Sorry to pick on you two, but I think these illustrate what I’m trying to get across pretty well. Not tryna say this is a recipe for all fiction either, but for fiction this short, it might as well be. First paragraph - ‘something noteworthy is going on here’. Set some expectations about the content & nature of the story. Then - why is this particular noteworthy thing worthy of our interest? Don’t just natter on about it until we decide it wasn’t that interesting after all (this is what gets me going I GET IT I GET IT ALREADY OKAY); don’t have it turn out to have been pointless scene-setting or window dressing; use the interest you’ve captured to get the plot rolling, or to convey why we should be so interested in what you’ve described in paragraph 1, or both.

I’m confident that the inimitable BadSeafood and Echo Cian will do an excellent job critting, so as a not-boss-judge I’m gonna focus exclusively on your first few paragraphs in the crits that follow:

CommissarMega - Aaron’s Burden

Bad. First few paragraphs are way too underspecified - unnamed, featureless talking heads exchanging unremarkable conversation on a topic the reader has no means to identify. This isn’t mysterious, it’s just boring. (I’m gonna assume you thought you were being mysterious and dramatic, because that’s sure what it reads like). If your first paragraph could fit with about five hundred different imaginable plots, it’s just wasting space.

Tyrannosaurus - Theft

Pretty good. Bouncing directly into the sight dialect like that is gonna make your reader do a double take, since we’re not expecting it, and this ends up making it hard to parse at first read - it would’ve been better if you’d eased us into it a bit more. But sure, I’m with you so far, we have some action happening, some characters who appear to have motivation, great. We also have three mechanical errors (needs a period, not a comma, after ‘pistol’ and ‘stammered’, and an apostrophe in ‘Its’.)

Some Guy TT - Almost Forgotten

Meh. You threw me when you started talking about Abe’s inelegance, but then had him say something I couldn’t recognize as inelegant with the information I had up to that point. Sounds like a perfectly nice toast to me, except you’re telling me it was somehow tactless and I don’t know why yet. Obnoxious. Also the believability problem here shows up in the first couple of lines (how do you just forget sending someone off in a spaceship?). My impression after reading the beginning is that these guys are both idiots of the highest order, and that you’re going to continue telling me this rather than demonstrating it. Doesn’t really make me want to learn more.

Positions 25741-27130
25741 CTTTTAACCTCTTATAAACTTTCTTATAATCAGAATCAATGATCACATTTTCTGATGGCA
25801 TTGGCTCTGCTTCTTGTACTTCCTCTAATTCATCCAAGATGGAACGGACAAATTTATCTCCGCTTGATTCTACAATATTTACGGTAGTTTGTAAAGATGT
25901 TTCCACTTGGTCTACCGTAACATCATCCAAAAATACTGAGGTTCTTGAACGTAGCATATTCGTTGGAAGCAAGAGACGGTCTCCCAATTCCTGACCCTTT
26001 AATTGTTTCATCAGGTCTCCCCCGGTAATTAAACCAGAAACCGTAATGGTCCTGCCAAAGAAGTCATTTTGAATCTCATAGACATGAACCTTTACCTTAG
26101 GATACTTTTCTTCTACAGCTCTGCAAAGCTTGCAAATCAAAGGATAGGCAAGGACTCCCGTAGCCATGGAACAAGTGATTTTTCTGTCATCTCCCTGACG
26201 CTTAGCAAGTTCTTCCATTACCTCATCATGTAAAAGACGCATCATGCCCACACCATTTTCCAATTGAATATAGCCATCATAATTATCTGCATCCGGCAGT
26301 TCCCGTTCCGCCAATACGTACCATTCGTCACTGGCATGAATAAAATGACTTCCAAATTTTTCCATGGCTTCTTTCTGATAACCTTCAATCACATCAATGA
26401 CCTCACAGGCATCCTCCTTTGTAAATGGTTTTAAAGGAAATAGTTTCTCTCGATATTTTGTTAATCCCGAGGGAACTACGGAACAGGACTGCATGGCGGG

Pseudoscorpion - The Arecibo Message

Your first sentence made me laugh out loud and also facepalm. You’re really wasting your precious first sentence having a guy effectively say (to nobody!) “Well, we certainly are in a location!” There is just absolutely nothing there to hang my hat on. And why ‘he knew as work’? Try ‘where he worked’. After paragraph 1 I got absolutely nothing on characterization, plot, nothing, except that this Ingram chucklefuck likes to tell the reader what he’s doing. Just some setting that ultimately turns out to be irrelevant. You probably could have cut not only this paragraph but the entire first third of the story, if not more, and the plot would have only been stronger for it.

ZorajitZorajit - Mixed Messages

So-so. Two guys, playing a board game, and one of them wins. Reasonable way to set up a plot about these two guys, maybe one of them gets jealous because the other one keeps winning?; unfortunately, because I read the rest of your story, I know that the board-game thing turns out to just be window dressing. (A drat shame, since it could have been much more, given the premise you’re working with!) I like the beginning enough by itself, as actionless as it is, and I’m not sure how to recommend that you get the same point across without it, but I just feel like you need more of Arat and Visi later on in order to justify it. I want to care why it’s these particular Aztecs, ya dig? Also, ‘sneering’ and ‘hanging one’s head’ are kind of directly opposed to each other, display-of-emotion-wise. First one is smug, second is ashamed.

Anoulie - Self-Service

Blerch. Tell tell tell tell tell, all the way through the first full paragraph. Good on you for starting with something happening (even though it already suggests to me that this story is going to be just as mundane as the lives of the teenagers you’re writing about, since what they’re saying tells me absolutely nothing other than that Deborah is annoyed) but then you dive immediately into Anoulie Gives Us The Backstory. What a waste of an opening; try revealing this stuff through the characters’ actions and speech instead, and if you can’t do it, maybe it isn’t critical for the reader to know.

Cpt. Mahatma Gandhi - The Boy and the Mariner

I was pushing for this to HM. And the opening is correspondingly quite strong - you have characters, tone, and action, right there. I already know what the story’s going to be about, and I’m interested, because you’ve left me wondering who a 10-year-old boy could possibly want to send a trans-dimensional message to. You can also already tell that this is a fable, right from the get-go: the short lines, the simple sentence structures, the choice of “I am told” which is just a bit anachronistic without being clumsy. The characters are a bit faceless at this point (and faceless characters is something the story suffers from all the way through, in fact) but you’ve convinced me, via the very particular style you’re writing in, to accept it.